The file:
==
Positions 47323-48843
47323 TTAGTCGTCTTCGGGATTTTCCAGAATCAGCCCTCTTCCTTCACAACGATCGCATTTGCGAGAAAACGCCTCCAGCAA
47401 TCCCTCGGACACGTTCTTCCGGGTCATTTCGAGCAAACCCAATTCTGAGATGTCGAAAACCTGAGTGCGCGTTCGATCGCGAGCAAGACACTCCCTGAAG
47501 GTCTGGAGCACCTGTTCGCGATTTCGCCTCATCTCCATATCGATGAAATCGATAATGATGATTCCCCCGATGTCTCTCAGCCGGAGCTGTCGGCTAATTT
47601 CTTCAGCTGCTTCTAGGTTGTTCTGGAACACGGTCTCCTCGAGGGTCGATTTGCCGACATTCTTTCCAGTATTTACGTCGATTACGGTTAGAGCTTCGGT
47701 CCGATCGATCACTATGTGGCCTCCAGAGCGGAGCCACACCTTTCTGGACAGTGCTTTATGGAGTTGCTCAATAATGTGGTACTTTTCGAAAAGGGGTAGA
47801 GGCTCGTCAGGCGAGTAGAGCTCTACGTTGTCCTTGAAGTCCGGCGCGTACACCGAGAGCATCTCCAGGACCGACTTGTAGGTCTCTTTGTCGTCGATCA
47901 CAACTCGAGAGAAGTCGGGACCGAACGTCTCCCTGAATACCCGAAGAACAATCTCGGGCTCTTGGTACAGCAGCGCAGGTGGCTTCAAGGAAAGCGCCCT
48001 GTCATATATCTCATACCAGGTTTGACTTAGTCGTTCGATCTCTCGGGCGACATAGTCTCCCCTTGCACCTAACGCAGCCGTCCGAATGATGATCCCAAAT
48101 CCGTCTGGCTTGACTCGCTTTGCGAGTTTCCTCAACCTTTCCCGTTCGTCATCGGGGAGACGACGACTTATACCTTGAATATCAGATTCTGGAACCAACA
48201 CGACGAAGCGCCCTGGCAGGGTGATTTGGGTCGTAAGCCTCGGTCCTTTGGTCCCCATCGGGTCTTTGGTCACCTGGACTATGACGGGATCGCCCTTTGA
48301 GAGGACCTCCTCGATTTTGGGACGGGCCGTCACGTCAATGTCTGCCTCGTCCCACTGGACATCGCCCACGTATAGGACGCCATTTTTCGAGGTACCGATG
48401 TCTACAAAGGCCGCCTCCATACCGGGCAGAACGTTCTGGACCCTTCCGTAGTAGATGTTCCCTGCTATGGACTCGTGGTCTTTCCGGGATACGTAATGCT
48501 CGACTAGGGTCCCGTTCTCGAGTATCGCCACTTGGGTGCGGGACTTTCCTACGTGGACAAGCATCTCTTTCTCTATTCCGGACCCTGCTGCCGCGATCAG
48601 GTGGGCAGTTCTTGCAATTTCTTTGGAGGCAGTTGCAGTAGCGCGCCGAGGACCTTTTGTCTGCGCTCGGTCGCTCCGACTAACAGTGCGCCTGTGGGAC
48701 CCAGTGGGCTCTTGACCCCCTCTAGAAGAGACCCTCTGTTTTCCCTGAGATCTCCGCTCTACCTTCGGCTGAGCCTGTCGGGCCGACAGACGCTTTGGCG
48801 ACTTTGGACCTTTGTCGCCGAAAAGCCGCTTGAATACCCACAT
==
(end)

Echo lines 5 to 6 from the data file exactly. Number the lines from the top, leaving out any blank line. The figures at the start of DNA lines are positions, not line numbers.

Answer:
47601 CTTCAGCTGCTTCTAGGTTGTTCTGGAACACGGTCTCCTCGAGGGTCGATTTGCCGACATTCTTTCCAGTATTTACGTCGATTACGGTTAGAGCTTCGGT
47701 CCGATCGATCACTATGTGGCCTCCAGAGCGGAGCCACACCTTTCTGGACAGTGCTTTATGGAGTTGCTCAATAATGTGGTACTTTTCGAAAAGGGGTAGA